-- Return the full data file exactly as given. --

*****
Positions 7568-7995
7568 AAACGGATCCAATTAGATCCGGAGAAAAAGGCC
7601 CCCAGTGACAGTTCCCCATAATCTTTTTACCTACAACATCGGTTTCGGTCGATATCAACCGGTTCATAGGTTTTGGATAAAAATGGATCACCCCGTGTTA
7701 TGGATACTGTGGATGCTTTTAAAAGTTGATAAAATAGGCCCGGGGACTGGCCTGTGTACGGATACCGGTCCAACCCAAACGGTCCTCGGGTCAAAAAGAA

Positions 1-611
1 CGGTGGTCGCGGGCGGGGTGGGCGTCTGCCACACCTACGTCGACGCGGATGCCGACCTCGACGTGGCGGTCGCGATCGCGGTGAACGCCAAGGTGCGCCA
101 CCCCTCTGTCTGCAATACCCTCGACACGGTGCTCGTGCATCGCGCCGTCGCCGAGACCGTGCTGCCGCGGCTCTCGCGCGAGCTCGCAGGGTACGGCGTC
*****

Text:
Positions 7568-7995
7568 AAACGGATCCAATTAGATCCGGAGAAAAAGGCC
7601 CCCAGTGACAGTTCCCCATAATCTTTTTACCTACAACATCGGTTTCGGTCGATATCAACCGGTTCATAGGTTTTGGATAAAAATGGATCACCCCGTGTTA
7701 TGGATACTGTGGATGCTTTTAAAAGTTGATAAAATAGGCCCGGGGACTGGCCTGTGTACGGATACCGGTCCAACCCAAACGGTCCTCGGGTCAAAAAGAA

Positions 1-611
1 CGGTGGTCGCGGGCGGGGTGGGCGTCTGCCACACCTACGTCGACGCGGATGCCGACCTCGACGTGGCGGTCGCGATCGCGGTGAACGCCAAGGTGCGCCA
101 CCCCTCTGTCTGCAATACCCTCGACACGGTGCTCGTGCATCGCGCCGTCGCCGAGACCGTGCTGCCGCGGCTCTCGCGCGAGCTCGCAGGGTACGGCGTC